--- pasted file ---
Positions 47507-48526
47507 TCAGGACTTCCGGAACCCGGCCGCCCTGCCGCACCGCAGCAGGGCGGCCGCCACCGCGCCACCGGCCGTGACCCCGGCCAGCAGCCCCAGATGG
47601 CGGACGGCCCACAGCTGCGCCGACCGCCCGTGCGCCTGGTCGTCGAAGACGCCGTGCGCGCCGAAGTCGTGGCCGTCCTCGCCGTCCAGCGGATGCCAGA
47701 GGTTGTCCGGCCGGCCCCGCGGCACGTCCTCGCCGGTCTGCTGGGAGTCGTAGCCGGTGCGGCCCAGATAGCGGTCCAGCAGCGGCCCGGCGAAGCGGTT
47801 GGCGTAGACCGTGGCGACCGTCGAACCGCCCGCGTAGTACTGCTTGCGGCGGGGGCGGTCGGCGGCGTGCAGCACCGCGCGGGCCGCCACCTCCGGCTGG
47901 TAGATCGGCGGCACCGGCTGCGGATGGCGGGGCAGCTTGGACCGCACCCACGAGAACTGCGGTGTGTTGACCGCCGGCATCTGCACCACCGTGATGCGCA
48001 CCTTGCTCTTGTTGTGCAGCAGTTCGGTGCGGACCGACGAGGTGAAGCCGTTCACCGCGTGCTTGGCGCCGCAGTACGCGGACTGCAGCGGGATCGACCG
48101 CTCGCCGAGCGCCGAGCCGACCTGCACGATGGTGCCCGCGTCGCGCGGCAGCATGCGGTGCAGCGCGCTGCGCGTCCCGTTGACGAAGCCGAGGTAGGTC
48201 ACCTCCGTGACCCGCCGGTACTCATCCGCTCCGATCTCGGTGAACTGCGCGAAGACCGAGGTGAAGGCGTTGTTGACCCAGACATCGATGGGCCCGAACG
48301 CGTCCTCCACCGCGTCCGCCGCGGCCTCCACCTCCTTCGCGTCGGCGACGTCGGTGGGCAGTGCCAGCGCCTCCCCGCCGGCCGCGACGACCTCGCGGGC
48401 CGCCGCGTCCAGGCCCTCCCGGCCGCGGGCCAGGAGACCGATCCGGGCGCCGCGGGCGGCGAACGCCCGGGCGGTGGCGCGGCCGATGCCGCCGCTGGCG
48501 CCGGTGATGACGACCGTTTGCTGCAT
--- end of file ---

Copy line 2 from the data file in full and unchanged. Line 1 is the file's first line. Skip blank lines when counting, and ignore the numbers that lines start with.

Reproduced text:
47507 TCAGGACTTCCGGAACCCGGCCGCCCTGCCGCACCGCAGCAGGGCGGCCGCCACCGCGCCACCGGCCGTGACCCCGGCCAGCAGCCCCAGATGG